More than a month after the election and three weeks after a tedious recount began, Orange County Democratic Party Chairman Bruce Sumner emerged as the winner Friday over LaRouche Democrat Art Hoffmann in the 40th Congressional District's Democratic primary.
Although Sumner won by 1,228 votes, 16,401 to 15,173, the county registrar of voters does not plan to certify the recount until Monday. A spokesman for Hoffmann said the candidate and political extremist Lyndon H. LaRouche's National Democratic Campaign Committee on Monday will seek a court order barring the certification because of "election fraud." The spokesman, Jim Duree in Los Angeles, did not elaborate.
County Registrar A. E. Olson declined to comment on the Hoffmann charges, but said, "We don't have any history of fraudulent elections in Orange County."
The Sumner-Hoffmann race has been a roller-coaster ride all the way, with Sumner declared the winner on election night, then Hoffmann declared the winner several days later and now Sumner again.
Sumner, a 61-year-old retired judge, began his long-shot write-in campaign against Hoffmann, a 30-year-old technical writer, in late March after Democratic leaders discovered to their embarrassment that the LaRouche follower was the only Democrat to have filed for the seat now held by Rep. Robert E. Badham (R-Newport Beach).
Rather than let Hoffman become the party's standard-bearer by default, Sumner launched a $30,000 write-in effort that many party leaders said was a waste of money and bound to fail.
But with phone banks, mailers and several hundred volunteers, Sumner tried to educate Democrats in the two-part process of writing in his name on the ballot and then using a punch device to vote for him.
On election night, June 3, an unofficial machine tally of votes showed Sumner the winner by a 1,459-vote margin. Several days later, however, after a hand count from each precinct, Hoffmann was declared the winner by 267 votes, with 15,143 votes to a reported 14,876 for Sumner.
County elections officials initially could not explain the discrepancy. But over the next few days, two precinct workers told the Los Angeles Times that they had been instructed not to count any write-in votes on election night, and several voters said they had been prevented from writing in their votes. Hoffmann and Sumner's supporters have also theorized that some election workers were either confused or too tired to count the write-in votes correctly.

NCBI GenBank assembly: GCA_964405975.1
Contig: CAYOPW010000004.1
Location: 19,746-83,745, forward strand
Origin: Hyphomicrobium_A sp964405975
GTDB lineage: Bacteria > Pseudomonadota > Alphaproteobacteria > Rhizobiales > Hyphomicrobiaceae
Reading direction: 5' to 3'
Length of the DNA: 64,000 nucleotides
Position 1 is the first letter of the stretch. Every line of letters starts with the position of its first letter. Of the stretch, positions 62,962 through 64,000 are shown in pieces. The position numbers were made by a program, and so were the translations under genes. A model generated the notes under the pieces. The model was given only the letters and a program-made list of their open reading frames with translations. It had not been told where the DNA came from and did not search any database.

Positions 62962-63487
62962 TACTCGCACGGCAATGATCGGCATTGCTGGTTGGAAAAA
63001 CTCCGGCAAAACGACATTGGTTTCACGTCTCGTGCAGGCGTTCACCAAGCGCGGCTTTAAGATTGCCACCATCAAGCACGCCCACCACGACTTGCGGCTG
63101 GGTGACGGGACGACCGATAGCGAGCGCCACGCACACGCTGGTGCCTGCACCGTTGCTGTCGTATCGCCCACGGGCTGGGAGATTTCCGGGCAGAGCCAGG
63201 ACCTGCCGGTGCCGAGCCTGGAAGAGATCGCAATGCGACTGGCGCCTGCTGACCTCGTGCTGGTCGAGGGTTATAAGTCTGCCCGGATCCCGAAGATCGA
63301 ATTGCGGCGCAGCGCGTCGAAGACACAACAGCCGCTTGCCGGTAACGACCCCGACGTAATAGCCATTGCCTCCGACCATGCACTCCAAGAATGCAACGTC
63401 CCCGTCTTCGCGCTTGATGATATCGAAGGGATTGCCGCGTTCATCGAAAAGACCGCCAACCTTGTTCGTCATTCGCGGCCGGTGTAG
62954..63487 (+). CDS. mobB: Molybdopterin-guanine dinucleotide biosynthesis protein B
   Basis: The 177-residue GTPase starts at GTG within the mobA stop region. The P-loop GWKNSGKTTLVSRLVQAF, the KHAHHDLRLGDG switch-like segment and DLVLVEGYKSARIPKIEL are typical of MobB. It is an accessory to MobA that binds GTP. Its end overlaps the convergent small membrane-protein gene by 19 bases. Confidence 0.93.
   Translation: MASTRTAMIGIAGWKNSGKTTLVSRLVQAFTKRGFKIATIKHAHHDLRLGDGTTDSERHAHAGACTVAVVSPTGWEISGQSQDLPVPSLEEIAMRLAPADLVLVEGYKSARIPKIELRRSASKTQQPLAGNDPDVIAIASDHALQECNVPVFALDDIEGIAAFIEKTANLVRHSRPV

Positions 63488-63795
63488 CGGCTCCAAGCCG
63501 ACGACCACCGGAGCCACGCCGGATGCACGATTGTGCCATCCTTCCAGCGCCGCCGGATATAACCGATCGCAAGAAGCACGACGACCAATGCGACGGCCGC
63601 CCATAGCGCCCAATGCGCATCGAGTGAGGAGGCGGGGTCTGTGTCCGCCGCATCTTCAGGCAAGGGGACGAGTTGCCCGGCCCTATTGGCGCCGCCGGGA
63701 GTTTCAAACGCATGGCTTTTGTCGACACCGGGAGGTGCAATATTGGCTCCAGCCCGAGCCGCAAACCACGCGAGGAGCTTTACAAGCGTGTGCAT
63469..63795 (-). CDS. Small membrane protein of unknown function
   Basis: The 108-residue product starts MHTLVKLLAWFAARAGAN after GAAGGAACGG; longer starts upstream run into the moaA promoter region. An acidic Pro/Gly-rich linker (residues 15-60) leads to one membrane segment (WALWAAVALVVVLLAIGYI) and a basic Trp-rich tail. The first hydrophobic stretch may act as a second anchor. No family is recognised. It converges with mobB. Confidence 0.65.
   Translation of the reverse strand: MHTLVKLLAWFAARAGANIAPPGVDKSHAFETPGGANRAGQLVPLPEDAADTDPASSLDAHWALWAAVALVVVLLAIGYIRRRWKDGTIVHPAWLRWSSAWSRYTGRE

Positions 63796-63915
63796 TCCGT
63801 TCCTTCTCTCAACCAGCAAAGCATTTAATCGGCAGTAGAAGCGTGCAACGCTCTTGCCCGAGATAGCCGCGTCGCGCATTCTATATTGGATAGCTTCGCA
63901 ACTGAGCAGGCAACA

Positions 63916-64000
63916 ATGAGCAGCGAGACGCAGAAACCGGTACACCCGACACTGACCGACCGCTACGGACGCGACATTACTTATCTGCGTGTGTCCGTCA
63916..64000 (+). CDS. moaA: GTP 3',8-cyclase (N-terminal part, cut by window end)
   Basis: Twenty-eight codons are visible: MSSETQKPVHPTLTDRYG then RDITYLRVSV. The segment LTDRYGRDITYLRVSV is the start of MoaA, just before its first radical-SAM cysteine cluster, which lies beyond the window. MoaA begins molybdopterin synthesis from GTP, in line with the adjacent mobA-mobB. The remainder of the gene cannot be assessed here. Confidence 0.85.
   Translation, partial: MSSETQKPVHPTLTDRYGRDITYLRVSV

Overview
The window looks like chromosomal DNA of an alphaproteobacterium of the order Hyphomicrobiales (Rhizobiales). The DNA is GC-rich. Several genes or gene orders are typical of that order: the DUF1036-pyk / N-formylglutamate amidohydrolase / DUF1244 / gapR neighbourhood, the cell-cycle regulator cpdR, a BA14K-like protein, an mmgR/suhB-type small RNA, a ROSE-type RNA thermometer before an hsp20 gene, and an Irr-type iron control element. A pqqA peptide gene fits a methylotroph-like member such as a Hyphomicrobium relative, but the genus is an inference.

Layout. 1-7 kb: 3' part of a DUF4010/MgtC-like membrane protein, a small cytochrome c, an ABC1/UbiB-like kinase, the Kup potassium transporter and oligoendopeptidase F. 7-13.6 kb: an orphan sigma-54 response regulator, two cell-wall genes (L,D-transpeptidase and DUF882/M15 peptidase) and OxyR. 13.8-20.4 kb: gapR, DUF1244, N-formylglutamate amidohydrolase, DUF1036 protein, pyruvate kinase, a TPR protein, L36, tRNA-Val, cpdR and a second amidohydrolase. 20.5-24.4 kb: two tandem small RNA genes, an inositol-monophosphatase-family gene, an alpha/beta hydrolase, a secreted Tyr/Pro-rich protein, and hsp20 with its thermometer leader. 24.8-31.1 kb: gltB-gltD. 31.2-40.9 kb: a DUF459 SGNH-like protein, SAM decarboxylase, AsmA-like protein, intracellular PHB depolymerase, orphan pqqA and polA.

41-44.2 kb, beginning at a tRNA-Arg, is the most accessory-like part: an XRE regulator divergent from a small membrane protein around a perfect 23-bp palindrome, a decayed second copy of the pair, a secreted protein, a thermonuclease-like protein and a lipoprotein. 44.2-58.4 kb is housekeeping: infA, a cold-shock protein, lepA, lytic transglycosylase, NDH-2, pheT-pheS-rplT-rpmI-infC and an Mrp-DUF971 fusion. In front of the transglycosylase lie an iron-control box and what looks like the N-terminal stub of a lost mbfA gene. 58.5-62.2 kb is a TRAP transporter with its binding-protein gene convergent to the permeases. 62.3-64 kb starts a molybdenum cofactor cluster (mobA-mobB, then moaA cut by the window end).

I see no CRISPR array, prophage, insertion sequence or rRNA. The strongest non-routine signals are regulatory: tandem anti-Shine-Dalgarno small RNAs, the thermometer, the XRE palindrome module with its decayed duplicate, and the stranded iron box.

Citing "voting irregularities," Sumner on June 9 called for a recount. The new hand count of all Democratic congressional ballots by the registrar's most experienced precinct workers began June 19 and has cost Sumner $500 a day. The money will be refunded to him if the certified results show him the winner.
Throughout the recount, observers for both Hoffmann and Sumner complained of problems with the write in. In some precincts, ballots were not sealed, and sometimes more Democrats apparently voted than were listed on the roster sheet for that precinct, Hoffmann observer Maureen Pike said.
Sumner, meanwhile, has claimed that perhaps 2,000 votes clearly meant for him were not allowed to be counted. Some of those involved ballots where the name Bruce Sumner was written in the proper place but the voter had failed to punch the ballot by machine and either did not punch it at all or poked a hole in the proper place with a pencil.
Sumner plans a victory celebration Monday night. Even though the votes have not been certified, he has already begun campaigning for Congress, he said.